DURBAN - About 19 million people around the world have tested positive for Covid-19 and over 700, 000 have died. The pandemic has disrupted how people live, although very few and far between there have been some positives that have been brought about by the virus.
The advancement of Artificial Intelligence (AI) in the way medical care has been provided in an unprecedented manner. The has been a rise in telehealth where patients have been able to
get access to their doctors, even mental-health therapists online.
In Brazil, a country with the second-highest number of Covid-19 cases and deaths, doctors are using a system called RadVid-19 to detect infections. The system, which is developed using algorithms, helps doctors decide the right course of treatment for their patients. It analyzes chest X-rays and CT scans to find spots on patients' lungs that are likely markers of infection by the new coronavirus.
According to CB Insights report, due to Covid-19 pandemic, nearly 500 AI startups globally were able to raise venture funds of $8.4 billion alone by the first quarter of 2020. It is predicted that the integration of AI technology into the healthcare industry can generate revenue increase by almost nine times.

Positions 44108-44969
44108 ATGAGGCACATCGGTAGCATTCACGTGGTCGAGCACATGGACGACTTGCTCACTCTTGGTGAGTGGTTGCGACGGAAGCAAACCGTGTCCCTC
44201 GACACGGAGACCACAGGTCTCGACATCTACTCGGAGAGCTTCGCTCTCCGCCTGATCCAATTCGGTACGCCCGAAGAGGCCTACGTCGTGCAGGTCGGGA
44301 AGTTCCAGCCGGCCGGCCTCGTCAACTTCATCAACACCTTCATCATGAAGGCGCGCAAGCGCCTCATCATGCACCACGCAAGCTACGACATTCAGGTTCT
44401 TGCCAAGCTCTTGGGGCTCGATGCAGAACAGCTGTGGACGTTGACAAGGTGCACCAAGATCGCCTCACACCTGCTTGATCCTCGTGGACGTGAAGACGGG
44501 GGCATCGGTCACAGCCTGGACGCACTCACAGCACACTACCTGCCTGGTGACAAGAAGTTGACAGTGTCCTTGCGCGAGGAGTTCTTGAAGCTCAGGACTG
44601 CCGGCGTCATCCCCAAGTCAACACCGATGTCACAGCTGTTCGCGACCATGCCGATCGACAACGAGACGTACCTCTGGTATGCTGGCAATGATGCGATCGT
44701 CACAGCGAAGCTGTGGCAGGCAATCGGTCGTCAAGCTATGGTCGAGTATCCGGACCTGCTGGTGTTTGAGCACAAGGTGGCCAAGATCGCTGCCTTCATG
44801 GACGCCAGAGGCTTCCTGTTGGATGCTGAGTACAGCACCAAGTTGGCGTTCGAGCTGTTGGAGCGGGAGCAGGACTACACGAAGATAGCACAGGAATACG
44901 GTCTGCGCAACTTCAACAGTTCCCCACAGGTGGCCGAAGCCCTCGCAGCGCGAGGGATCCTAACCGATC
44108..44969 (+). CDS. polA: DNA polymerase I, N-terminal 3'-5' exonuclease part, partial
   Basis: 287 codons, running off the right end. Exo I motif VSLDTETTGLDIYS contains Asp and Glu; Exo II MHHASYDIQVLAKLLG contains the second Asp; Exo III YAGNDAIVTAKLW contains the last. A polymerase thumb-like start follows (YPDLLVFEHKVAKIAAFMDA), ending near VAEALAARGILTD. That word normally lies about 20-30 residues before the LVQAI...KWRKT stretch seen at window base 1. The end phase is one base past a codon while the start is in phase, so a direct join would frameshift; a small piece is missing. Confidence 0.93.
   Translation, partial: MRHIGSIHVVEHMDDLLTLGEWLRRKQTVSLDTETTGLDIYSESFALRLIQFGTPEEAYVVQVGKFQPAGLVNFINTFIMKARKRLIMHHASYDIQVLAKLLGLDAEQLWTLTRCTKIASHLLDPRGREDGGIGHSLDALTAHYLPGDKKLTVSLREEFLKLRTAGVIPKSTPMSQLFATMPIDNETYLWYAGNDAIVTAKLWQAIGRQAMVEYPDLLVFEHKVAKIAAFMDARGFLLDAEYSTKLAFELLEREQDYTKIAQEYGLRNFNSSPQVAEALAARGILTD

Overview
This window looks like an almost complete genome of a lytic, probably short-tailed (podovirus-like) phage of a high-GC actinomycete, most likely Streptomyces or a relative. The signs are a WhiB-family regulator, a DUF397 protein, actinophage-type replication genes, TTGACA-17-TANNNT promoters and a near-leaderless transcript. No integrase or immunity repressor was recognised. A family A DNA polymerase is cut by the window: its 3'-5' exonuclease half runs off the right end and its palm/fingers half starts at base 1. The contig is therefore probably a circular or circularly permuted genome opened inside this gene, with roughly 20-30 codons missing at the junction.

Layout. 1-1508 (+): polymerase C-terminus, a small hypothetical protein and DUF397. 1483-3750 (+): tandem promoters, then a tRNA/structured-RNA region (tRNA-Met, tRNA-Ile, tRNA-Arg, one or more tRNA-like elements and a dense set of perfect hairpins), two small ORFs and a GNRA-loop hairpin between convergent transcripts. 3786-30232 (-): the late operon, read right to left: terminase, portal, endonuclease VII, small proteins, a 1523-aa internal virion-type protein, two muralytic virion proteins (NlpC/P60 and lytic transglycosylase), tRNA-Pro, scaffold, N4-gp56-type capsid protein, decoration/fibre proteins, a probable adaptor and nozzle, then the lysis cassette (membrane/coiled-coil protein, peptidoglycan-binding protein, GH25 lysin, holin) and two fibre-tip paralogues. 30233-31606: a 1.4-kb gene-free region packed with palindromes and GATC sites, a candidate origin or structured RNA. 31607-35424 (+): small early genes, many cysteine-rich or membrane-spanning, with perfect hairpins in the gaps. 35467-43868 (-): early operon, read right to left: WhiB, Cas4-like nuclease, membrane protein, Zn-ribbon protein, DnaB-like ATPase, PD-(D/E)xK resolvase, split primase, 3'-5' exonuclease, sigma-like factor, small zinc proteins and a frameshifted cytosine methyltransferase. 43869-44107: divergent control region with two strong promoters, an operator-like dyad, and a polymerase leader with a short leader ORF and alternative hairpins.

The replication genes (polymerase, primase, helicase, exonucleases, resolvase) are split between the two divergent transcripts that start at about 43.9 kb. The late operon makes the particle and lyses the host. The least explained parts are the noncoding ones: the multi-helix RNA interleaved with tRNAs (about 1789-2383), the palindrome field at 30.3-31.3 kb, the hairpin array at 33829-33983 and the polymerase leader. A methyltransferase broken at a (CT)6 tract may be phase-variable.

Meanwhile, Tshilidzi Marwala, a professor and the vice-chancellor of the University of Johannesburg, said while the importance of AI solutions is apparent, we cannot ignore many of the warranted fears that accompany AI.
“Currently, the AI landscape is uneven, with high concentrations of intellectual property and companies in the developed parts of the world. This presents a regulatory challenge because AI companies operate globally,” he said.
Rwanda has installed a series of robots in an effort to minimise the risk of medical staff catching coronavirus. The robots carry out simple tasks, like checking temperatures and monitoring patients, thus reducing human exposure to the disease. The robots were donated by the United Nations Development Programme.
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